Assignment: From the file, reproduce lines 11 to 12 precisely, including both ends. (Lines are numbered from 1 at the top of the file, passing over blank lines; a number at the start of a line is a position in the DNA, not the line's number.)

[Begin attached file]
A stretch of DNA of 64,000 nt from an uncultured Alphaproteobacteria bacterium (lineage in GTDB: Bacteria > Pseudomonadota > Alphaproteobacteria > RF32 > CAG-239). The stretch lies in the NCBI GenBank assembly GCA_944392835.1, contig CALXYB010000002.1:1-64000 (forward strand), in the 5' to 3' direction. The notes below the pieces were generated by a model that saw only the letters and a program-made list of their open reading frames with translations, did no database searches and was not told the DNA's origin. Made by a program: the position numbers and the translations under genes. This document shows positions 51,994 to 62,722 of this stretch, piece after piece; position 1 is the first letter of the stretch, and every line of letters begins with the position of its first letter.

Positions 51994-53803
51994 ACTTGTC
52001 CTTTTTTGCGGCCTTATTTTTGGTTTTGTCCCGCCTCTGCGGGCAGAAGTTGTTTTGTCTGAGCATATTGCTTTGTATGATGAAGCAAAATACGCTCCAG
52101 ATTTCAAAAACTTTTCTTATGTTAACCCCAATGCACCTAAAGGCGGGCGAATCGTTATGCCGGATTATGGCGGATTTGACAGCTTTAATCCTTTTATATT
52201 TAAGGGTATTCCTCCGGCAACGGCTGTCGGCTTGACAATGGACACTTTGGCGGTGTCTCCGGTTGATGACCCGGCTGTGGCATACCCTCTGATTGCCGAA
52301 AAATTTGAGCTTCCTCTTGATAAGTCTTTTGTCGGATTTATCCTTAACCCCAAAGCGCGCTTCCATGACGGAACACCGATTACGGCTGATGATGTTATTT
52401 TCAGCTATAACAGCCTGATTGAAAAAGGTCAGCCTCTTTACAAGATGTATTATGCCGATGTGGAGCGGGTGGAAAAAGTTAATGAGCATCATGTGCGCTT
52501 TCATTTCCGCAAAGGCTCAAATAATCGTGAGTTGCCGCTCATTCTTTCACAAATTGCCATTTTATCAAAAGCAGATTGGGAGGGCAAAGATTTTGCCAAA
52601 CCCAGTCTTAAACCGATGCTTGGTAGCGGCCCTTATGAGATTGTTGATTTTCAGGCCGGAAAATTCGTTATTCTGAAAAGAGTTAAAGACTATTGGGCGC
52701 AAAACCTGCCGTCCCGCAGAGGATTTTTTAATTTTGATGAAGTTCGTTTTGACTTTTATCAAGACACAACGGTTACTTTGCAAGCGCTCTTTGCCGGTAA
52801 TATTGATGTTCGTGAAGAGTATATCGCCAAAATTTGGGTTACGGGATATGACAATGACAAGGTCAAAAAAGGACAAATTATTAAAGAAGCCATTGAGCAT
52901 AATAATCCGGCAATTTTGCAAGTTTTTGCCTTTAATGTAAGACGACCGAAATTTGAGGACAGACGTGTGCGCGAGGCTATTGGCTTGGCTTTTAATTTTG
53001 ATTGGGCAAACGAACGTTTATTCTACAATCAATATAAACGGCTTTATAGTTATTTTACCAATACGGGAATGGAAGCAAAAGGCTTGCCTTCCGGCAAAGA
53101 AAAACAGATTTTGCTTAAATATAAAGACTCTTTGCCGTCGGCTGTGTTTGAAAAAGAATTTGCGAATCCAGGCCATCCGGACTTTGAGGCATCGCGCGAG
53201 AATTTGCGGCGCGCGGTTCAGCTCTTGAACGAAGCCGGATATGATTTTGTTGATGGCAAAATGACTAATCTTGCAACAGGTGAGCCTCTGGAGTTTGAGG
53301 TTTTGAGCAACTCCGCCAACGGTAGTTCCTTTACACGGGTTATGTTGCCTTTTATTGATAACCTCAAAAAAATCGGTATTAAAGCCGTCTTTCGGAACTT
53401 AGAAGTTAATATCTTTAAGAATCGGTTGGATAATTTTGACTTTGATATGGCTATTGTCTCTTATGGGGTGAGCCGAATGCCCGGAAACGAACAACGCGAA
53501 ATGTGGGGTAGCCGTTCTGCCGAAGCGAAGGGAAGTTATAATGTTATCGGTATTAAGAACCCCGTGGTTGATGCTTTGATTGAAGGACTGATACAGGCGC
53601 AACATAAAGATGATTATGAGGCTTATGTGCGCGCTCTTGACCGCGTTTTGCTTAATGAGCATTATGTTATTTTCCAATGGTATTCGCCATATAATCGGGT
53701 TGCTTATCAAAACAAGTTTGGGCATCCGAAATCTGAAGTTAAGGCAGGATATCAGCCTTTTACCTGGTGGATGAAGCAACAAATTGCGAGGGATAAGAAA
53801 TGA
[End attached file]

52701 AAAACCTGCCGTCCCGCAGAGGATTTTTTAATTTTGATGAAGTTCGTTTTGACTTTTATCAAGACACAACGGTTACTTTGCAAGCGCTCTTTGCCGGTAA
52801 TATTGATGTTCGTGAAGAGTATATCGCCAAAATTTGGGTTACGGGATATGACAATGACAAGGTCAAAAAAGGACAAATTATTAAAGAAGCCATTGAGCAT